Throughout the twentieth century, one of the strongest taboos in biology was against the inheritance of acquired characteristics, sometimes called Lamarckian inheritance, after the pioneering evolutionary biologist Jean-Baptiste Lamarck (1744-1829). Lamarck proposed that adaptations by plants and animals could be passed on to their offspring. In this respect, Charles Darwin was a convinced Lamarckian. He believed that habits acquired by individual animals could be inherited, and played an important part in evolution: “We need not … doubt that under nature new races and new species would become adapted to widely different climates, by variation, aided by habit, and regulated by natural selection.” In this sense, the inheritance of habits by morphic resonance is in good accordance with Darwinism, as opposed to neo-Darwinism. Darwin provided many examples of the inheritance of acquired characters in his book The Variation of Animals and Plants Under Domestication, and also proposed a theory to explain it, the theory of pangenesis.
Modern neo-Darwinism was established in the 1940s, and firmly rejected the Lamarckian aspect of Darwin’s theory. Neo-Darwinians asserted that genes were passed on without modification from parents to offspring, apart from rare random mutations. Any kind of Lamarckian modification of the genes was impossible. By contrast, in the Soviet Union under Stalin, the inheritance of acquired characteristics became official doctrine under Trofim Lysenko. The debate degenerated into polemics and denunciations, and in the West the taboo against the inheritance of acquired characteristics was reinforced.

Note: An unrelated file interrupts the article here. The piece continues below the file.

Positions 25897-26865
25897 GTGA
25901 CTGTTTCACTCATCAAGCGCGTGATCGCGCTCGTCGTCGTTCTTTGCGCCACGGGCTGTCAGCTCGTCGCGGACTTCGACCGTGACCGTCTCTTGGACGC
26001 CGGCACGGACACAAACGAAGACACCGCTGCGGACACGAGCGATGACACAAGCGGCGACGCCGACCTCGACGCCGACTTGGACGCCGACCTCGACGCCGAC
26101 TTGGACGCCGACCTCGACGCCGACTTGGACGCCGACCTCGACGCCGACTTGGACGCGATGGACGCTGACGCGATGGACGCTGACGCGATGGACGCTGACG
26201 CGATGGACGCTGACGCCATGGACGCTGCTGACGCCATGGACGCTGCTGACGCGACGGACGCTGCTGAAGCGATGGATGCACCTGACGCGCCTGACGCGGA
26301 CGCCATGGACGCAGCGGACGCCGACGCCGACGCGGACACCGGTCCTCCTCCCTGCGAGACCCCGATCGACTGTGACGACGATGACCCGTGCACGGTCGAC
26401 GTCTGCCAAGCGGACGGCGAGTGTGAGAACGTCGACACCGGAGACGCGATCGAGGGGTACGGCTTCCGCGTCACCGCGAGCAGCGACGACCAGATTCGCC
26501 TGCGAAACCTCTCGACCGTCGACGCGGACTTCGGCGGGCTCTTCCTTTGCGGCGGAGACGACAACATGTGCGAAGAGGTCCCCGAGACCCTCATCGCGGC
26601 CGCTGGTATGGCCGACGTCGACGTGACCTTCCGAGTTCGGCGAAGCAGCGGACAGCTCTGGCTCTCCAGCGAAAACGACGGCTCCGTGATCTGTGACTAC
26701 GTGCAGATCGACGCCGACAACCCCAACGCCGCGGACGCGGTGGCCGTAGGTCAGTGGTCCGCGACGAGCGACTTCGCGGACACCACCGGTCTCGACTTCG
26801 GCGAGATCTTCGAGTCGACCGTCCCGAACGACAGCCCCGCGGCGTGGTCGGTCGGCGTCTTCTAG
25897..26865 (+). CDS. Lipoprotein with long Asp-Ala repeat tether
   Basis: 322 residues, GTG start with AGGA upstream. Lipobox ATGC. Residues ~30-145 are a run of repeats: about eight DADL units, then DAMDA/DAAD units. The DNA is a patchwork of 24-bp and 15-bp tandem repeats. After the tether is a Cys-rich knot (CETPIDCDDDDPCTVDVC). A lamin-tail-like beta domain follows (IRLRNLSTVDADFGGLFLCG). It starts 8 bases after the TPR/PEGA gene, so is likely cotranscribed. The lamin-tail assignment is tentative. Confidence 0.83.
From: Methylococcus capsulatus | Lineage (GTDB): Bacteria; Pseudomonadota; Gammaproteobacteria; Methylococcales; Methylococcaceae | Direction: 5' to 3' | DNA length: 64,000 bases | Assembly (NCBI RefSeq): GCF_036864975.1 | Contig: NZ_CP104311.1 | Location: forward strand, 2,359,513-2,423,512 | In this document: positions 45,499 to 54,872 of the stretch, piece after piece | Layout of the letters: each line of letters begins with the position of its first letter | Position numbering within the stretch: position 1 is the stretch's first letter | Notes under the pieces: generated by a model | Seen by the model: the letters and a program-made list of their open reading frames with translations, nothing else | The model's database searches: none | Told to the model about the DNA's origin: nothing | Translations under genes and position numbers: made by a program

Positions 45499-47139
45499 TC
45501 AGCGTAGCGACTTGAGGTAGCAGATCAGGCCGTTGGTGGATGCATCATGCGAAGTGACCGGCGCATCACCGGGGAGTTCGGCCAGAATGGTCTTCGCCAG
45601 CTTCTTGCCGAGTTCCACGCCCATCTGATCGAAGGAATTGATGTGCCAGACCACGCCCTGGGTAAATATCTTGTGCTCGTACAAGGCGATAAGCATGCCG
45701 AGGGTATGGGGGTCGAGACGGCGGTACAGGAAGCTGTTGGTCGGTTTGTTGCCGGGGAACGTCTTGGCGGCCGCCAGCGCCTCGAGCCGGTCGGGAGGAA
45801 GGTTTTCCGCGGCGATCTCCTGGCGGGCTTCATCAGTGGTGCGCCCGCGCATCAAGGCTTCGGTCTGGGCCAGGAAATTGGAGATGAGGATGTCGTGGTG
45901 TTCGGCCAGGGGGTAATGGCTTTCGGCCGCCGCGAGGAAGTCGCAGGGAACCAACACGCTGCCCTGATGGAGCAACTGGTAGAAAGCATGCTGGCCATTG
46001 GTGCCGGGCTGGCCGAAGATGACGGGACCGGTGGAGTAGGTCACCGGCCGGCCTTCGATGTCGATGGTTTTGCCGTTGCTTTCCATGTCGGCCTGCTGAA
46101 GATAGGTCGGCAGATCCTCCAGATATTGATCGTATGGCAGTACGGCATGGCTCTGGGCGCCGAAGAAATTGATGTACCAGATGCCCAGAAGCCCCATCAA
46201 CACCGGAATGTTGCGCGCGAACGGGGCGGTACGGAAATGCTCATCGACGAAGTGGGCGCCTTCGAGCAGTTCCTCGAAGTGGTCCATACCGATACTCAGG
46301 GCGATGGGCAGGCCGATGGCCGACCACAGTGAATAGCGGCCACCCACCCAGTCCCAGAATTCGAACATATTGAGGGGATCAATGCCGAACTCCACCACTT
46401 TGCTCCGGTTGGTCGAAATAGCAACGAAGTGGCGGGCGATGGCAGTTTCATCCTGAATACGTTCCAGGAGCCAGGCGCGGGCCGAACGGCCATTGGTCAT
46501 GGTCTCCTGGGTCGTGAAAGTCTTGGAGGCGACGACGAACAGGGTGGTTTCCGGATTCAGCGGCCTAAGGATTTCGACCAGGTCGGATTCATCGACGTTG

In his rejection of Lamarckism, Richard Dawkins, the leading modern exponent of neo-Darwinism, is clear about his feelings: “To be painfully honest, I can think of few things that would more devastate my world view than a demonstrated need to return to the theory of evolution that is traditionally attributed to Lamarck.”
Evidence in favor of the inheritance of acquired characteristics continued to accumulate throughout the twentieth century, but was generally ignored. However, soon after the turn of the millennium, the taboo began to lose its power with a growing recognition of a new form of inheritance, called epigenetic inheritance. The prefix epi means “over and above.” Epigenetic inheritance does not involve changes in the genes themselves, but rather changes in gene expression. Characteristics acquired by parents can indeed be passed on to their offspring. For example, water fleas of the genus Daphnia develop large protective spines when predators are around; their offspring also have these spines, even when not exposed to predators.
Several molecular mechanisms of epigenetic inheritance have been identified. Changes in the configuration of the chromatin—the DNA-protein complex that makes up the structure of chromosomes—can be passed on from cell to daughter cell. Some such changes can also be passed on through eggs and sperm, and thus become hereditary. Another kind of epigenetic change, sometimes called genomic imprinting, involves the methylation of DNA molecules. There is a heritable chemical change in the DNA itself, but the underlying genes remain the same.
Epigenetic inheritance also occurs in humans. Even the effects of famines and diseases can echo down the generations. The Human Epigenome Project was launched in 2003, and is helping to coordinate research in this rapidly growing field of inquiry.
Morphic resonance provides another means by which the inheritance of acquired characteristics can occur. Its effects can be distinguished experimentally from other forms of epigenetic inheritance.
Want to learn more about epigenetics? Great video introduction here. Excerpted from Morphic Resonance – The Nature of Formative Causation, by Rupert Sheldrake